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    Chip revenues surge on global shortage

ARM could be the next big semiconductor IPO

Approval of Nvidia’s acquisition of ARM is looking less likely as corporations voice dissent and antitrust authorities put the deal under the microscope.

Though Nvidia has pledged not to change how ARM operates, several of the chip designer’s customers are not convinced – suggesting they were not consulted before the transaction was proposed. Google, Microsoft and Qualcomm have all raised competition concerns, fearing that an end to the neutrality of the Switzerland of Semiconductors would imperil ARM’s impartial approach to business. This would spell bad news for Qualcomm, which relies on ARM’s designs for its Snapdragon chips, and Microsoft and Google, which favour ARM-based chips for their datacenters.

In addition, multiple antitrust authorities have begun to probe the deal. China has voiced objections about an American firm owning such a strategic player in the semiconductor industry, the EU and the UK are set to open in-depth investigations, and the US Federal Trade Commission has joined the scrutiny.

A failed acquisition might be the best outcome for global tech, but it would likely cement ARM’s status as un-acquirable. In turn, Softbank could turn to an IPO as a last resort. Founder Masayoshi Son has previously said this would be a potential option for the company.

Relisting ARM on the London or New York Stock Exchange would solve competitive concerns, and while it might prevent Nvidia from capitalizing on the growing popularity of ARM chips, the firm would still have access to the designs.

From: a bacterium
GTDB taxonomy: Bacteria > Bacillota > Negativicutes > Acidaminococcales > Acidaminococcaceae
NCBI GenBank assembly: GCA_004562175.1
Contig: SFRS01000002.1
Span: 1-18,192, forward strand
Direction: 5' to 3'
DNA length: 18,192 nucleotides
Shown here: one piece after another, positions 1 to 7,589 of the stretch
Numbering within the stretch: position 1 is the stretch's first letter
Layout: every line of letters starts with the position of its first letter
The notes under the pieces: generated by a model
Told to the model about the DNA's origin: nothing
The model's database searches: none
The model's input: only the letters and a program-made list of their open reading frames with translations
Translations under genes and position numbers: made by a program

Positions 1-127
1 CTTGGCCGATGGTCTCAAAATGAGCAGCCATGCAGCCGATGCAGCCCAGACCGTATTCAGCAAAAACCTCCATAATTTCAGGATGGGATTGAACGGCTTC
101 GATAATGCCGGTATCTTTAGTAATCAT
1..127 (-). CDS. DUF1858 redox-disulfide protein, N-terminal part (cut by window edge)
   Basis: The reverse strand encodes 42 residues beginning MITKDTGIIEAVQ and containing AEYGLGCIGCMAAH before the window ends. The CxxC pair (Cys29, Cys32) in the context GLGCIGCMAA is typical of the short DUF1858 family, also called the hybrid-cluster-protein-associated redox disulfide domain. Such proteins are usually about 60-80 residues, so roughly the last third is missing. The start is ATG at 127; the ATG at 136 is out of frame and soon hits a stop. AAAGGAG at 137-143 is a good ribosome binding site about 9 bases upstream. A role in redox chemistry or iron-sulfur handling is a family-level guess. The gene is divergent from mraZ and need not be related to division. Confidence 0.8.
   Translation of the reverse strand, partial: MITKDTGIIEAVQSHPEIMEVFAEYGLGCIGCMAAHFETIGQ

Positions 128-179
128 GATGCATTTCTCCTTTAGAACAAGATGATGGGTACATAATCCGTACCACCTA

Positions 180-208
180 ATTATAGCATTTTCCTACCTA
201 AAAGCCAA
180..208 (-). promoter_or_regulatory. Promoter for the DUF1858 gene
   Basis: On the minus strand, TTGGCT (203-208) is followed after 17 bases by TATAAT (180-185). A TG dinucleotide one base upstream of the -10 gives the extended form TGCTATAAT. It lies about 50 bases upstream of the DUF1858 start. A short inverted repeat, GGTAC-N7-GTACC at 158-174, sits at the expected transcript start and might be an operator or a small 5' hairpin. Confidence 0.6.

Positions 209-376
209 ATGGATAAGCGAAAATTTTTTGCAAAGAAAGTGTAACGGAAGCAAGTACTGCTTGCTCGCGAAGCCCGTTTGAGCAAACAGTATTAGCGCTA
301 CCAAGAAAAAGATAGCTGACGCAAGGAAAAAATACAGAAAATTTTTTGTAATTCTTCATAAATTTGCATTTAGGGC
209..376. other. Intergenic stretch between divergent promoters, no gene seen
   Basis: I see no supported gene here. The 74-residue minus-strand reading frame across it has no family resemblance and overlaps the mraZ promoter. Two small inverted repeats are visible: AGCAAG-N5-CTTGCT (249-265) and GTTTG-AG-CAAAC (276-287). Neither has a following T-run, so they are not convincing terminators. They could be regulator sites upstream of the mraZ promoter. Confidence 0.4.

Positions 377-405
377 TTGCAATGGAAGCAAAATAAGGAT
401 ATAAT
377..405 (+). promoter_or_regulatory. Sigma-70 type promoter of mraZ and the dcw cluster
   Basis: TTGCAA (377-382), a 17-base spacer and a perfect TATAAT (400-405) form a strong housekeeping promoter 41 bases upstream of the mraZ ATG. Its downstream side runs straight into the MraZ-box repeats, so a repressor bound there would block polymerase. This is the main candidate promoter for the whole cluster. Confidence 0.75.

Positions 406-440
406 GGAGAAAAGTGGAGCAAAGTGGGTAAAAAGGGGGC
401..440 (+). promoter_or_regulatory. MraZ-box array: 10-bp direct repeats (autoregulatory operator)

After an unexpectedly banner year for IPOs in 2020, ARM’s prospects for a public listing could be good. For a long time, IPO investors have not had the opportunity to bet on a major chip player, and the series of highly successful tech offerings over the last year could create a keen appetite for the leading chip designer.

“It is hard to believe that ARM didn’t get a level of unofficial buy-in from their customer base before announcing an exit to Nvidia. Regardless, the transaction is facing severe headwinds and in the current climate I can’t see it happening.”

Matthew Byatt | Managing Partner and Semi Conductor Practice Lead 

Matthew is a Co-Founder and Managing Partner at Acuity and leads the Acuity Advisors’ Deeptech practice.

Matthew has held senior leadership and corporate finance positions with some of the UK’s most successful and influential technology and consultancy companies. Roles with ARM, McKinsey and Cadence have given Matthew an exceptional insight into the world’s most successful businesses and a number of the UK’s eminent start-ups, underpinning his success at Acuity.

Matthew has considerable experience across a broad range of technology sectors throughout the UK, US and Asia, ranging from nanotechnology, semiconductor and cleantech to digital media and internet businesses. It’s experience that has given him a robust, well-developed and international network. Having also run and successfully exited his own business, Matthew has a deep understanding of the financial and emotional aspects of this demanding process, bringing a unique and authoritative perspective to each business sale.

One of Matthew’s strengths is understanding complex technical value propositions, one of the benefits of training as an electronic engineer. He gets to the heart of what drives a company’s value and communicates this persuasively to potential buyers and investors. Matthew understands a buyer’s motivation intuitively and delivers a compelling rationale for why a business sale should be of strategic interest. His insight consistently yields higher deal values and results in great successes for his clients.

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